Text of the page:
I predict a massive jump in the numbers of ‘age pensioners’ after all this. Where will the money come from?

    I expect there are a lot of older public servants and workers in large corporations thinking it might be an opportunity for another round of VERs. They have been a bit lean the last five or six years.

  18. Chris M says:

    It’s sad when life is cut short like this.

  19. Hay Stockard says:

    My pacemaker won’t even make 90

  20. Squirrel says:

    Today’s TV news highlight for me was an old woman, beach towel draped over the shoulders, looking into the camera and righteously announcing that people (i.e. other people, particularly if they are younger than her) “don’t have a right to go for a swim if it means putting the health of other people at risk”.

    That’s the sort of riding the shark (of irony) comment that probably does deserve the “OK, Boomer” retort – with a few colourful expletives added.

    The elderly Gidget was followed by a grab of Hazzard reminding the proles that they don’t own the beach – lots of TVs must be getting lots of things thrown at them.

  21. Davey Boy says:

    Remember the metadata logging laws? In 2015 only those who needed it were given access:
    Essentially all law enforcement and security agencies, including your local police station all the way up to the Australian Federal Police and ASIO.
    “There are only three different justifications (where) we have to access metadata; if someone’s life is being threatened, protection of government income, and (an) investigation of a crime punishable with at least two years in prison,” the police insider said.

    And now in 2020:
    During a public hearing regarding Australia’s metadata retention laws on February 7 [2020], Commonwealth Ombudsman Michael Manthorpe admitted the legislation’s ambiguity meant law enforcement officials were able to access more metadata than originally promised when the laws were passed back in 2015. Manthorpe said the law’s lack of clarity meant telcos sometimes provided the full URLs to law enforcement officials — something that was supposed to be excluded.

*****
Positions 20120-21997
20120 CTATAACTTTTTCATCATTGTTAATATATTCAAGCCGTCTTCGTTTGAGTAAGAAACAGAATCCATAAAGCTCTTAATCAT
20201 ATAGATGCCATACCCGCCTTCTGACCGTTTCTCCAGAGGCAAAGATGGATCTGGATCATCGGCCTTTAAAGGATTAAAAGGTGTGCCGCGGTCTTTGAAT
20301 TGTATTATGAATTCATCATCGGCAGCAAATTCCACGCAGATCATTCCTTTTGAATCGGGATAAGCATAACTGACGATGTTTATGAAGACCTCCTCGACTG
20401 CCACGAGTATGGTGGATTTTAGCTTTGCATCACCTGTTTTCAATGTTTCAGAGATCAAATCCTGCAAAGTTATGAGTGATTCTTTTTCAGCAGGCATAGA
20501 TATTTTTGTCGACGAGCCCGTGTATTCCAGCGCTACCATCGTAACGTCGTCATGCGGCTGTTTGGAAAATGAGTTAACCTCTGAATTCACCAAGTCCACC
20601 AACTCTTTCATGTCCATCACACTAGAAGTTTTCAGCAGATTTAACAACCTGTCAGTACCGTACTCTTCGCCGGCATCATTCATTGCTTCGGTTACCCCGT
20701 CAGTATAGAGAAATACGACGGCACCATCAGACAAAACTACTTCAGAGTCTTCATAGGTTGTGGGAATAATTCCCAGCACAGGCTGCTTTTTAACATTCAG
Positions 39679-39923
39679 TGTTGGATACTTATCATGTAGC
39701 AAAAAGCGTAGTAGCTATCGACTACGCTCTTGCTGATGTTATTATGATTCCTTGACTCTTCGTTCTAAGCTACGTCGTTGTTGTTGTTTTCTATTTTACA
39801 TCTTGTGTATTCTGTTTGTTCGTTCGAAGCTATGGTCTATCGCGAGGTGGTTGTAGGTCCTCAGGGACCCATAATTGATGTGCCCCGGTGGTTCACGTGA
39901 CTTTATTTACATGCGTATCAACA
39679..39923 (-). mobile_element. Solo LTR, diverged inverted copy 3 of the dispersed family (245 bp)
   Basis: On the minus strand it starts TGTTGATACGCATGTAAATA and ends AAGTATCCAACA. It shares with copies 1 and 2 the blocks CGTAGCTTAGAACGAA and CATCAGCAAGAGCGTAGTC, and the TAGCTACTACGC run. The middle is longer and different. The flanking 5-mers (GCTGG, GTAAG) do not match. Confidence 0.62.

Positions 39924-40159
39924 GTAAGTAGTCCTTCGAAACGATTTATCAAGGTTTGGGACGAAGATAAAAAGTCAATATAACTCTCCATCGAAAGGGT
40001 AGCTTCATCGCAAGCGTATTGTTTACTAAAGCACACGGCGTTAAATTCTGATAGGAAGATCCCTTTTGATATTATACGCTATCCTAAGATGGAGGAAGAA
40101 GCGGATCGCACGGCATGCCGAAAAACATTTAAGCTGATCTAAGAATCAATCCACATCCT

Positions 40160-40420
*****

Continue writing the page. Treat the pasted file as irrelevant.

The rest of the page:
But wait, there’s more: Australian government officials accused of ‘cavalier disregard’ for unauthorised metadata access
    Parliamentary committee hears state and government agencies sought data 8,432 times in 2018-19. Under the mandatory data retention legislation passed in 2015, the number of agencies allowed to access the data was narrowed down to just 21. But the telecommunications industry organisation Communications Alliance has revealed that at least 87 other state and federal organisations – including city councils, the RSPCA and the South Australian fisheries department – have accessed the data under section 280 of the Telecommunications Act.

    This gives us all a high degree of confidence in the assurances from govt and media that the virus tracking app will only be used for its intended purpose and that the data from it will be secure. (/sarc)

  22. Kneel says:

    “Any government or privately hired goon can look at my phone when they pry it from my cold dead hand.”

    Your proposition is acceptable. What is your preferred method of death?

  23. Kneel says:

    “don’t have a right to go for a swim if it means putting the health of other people at risk”

    Also:
    “you don’t have the right to drive if it puts the health of other people at risk”
    “you don’t have the right to drink if it puts the health of other people at risk”
    “you don’t have the right to vote if it puts the health of other people at risk”
    “you don’t have the right to free speech if it puts the health of other people at risk”

    Slippery slope indeed, and it’s definatly all down hill.